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Itemizing Sales Taxes vs Standard Income Tax, Which Deduction Is Best For You?

Sat Apr 09, 2016 21:14:01PM | Categories: Sales Tax & Personal Tax Deductions
Patrons shopping at a Target Superstore.By: Public Domain

Unless you live in Delaware, Montana, Oregon, or New Hampshire, you are well aware of exactly what your state (and/or local) sales tax is. Makes sense; you've had to pay it on almost every single item you've ever purchased from a retailer.

With the minor exceptions of non-perishables at the grocery store, gas at the pump, or buying items online, if you purchase a product in your state, an additional tax (anywhere from 1.78% - 9.46% of the sale price) gets tacked on and goes to the state and/or local government. The proof (an exact % and amount) is printed on every receipt you get at the end of any purchase.

Fair enough. But were you also aware that you can actually write off all that sales and local tax spent, come tax time? This guide will help you determine if you qualify to itemize your sales tax paid throughout the year, the options available to do so, and if it makes sense for you to do in the first place.

First off, do you qualify?


Well, as outlined above, if you live in Delaware, Montana, Oregon, or New Hampshire, your income tax deduction will always be higher, so you shouldn't itemize. But if you live in any of the other 46 states in the union, it all depends on which number is higher.

Basically you have 2 choices:

1) Take the Federal Standard Income Tax Deduction
2) Itemize your sales and local taxes instead.

But you can't do both.

Maximum benefit will come from folks living in states where they don't charge a state income tax, being -- Alaska, Florida, Nevada, South Dakota, Texas, Washington, or Wyoming. Since you don't pay state income tax if you live there, it's in your best interest to itemize sales tax deductions instead. (or at the very least calculate and determine wish is really best, for sure)

Also, if you live in a state that has really high combined local and state sales tax %s, like Tennessee, Arkansas, Louisiana, or Alabama (four of the highest), then you should use the calculator below to see if your sales tax paid is higher than your standard deduction. If you purchase much throughout the year, likely it will be.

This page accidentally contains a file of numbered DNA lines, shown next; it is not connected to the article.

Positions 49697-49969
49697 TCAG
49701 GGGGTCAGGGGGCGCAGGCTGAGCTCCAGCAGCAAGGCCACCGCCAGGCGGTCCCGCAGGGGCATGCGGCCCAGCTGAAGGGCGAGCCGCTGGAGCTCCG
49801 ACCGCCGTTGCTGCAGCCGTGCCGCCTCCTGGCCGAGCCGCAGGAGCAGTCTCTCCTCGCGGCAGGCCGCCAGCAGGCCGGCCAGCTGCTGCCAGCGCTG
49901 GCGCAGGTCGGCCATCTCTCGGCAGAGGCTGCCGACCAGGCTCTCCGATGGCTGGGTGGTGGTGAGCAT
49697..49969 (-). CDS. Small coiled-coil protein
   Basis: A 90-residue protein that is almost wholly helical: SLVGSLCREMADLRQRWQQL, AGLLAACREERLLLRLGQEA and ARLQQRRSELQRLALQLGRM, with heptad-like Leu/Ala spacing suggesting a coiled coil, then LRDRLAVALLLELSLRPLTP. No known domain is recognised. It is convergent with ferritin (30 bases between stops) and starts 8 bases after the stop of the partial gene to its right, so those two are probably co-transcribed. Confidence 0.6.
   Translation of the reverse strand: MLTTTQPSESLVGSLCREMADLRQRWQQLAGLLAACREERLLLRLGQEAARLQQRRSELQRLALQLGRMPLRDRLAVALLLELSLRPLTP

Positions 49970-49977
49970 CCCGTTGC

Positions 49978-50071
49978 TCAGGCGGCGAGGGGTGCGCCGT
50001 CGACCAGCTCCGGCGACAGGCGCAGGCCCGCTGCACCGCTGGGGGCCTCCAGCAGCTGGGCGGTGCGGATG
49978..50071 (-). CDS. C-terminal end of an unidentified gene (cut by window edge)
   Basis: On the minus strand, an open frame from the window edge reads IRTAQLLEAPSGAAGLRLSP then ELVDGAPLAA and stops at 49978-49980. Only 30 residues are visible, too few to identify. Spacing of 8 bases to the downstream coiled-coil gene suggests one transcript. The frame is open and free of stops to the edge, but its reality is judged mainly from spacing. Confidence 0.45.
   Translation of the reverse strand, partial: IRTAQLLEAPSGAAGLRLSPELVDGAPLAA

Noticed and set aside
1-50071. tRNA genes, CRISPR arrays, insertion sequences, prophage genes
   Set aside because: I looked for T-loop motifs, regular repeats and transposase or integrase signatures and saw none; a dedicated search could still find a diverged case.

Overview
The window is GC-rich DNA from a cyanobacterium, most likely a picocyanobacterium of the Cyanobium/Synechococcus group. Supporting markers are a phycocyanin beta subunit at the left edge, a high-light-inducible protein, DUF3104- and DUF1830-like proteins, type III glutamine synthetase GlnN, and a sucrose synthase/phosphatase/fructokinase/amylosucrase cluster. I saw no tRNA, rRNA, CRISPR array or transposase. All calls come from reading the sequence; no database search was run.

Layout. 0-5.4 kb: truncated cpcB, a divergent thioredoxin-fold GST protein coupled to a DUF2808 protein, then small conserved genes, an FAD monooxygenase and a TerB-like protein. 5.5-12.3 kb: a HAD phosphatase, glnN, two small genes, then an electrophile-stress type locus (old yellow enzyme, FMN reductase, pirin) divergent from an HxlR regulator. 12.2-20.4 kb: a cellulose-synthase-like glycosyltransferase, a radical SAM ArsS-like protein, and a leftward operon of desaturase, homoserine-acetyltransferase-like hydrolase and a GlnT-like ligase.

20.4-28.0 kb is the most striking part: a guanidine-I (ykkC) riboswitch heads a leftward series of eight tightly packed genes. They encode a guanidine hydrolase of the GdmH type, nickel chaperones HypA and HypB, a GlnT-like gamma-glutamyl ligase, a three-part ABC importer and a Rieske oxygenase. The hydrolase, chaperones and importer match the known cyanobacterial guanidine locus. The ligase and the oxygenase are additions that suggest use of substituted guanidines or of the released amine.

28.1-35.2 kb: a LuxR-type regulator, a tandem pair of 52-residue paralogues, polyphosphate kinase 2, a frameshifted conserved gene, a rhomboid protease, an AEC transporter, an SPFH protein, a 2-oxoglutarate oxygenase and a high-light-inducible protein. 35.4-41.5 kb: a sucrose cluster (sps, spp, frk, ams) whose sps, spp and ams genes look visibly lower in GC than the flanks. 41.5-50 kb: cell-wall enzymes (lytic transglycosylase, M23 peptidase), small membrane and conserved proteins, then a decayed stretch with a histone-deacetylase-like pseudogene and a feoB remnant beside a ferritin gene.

And finally, even if you don't live in a state without income tax, or a state that has really high sales tax, if you have made big money purchases throughout the year (like a home, motor vehicle, aircraft, boat, or even leased a vehicle) it's worth taking the 5-10 minutes to see if your sales tax eclipses your standard deduction as well.

Basically, a good majority of people should take the extra 5-10 minutes with the IRS calculator tool, just to see. There's a solid chance you will save more on your taxes this way.

Calculate and decide once and for all..


If you think you qualify, or just want to use the nifty IRS calculator, just to see, there are 2 options for going about that --->>>

1) Add up all the sales tax paid throughout the entire year, from every single receipt you have, and then claim that ONLY IF it's a larger number than your standard deduction, using this Itemized Deductions Worksheet.

Keep in mind big time purchases count, and you might want to consult with a tax consultant just to find out if it's legitimate to itemize XYZ purchase or not, so here's a good guide from Taxslayer for that, to get you started.

If you haven't been judicious about saving all receipts throughout the entire year though (most aren't) use this option:

2) The IRS Sales Tax Calculator.

Takes about 5-10 minutes to complete. And you will need your tax information in front of you to get the most accurate answer. But this will give you a total sales and local tax itemize deduction amount. Once you get this number, compare it to your standard deduction. Then just deduct the larger amount.

So you qualify, and you've determined your sales tax deduction > your standard income tax deduction. Now what?


When it comes time to file your taxes, you will just need to fill out Form 1040, Schedule A. This form will also briefly go over everything mentioned above, and more.

Of course if you are self employed, there are many other itemized deductions you can take advantage of, alongside itemizing combined state and local income taxes paid for the year.


Hope this helps. Many that have taken advantage of this little known ability have found themselves owing less, or getting a bigger refund back come tax time. There's a good chance you could be one of them.

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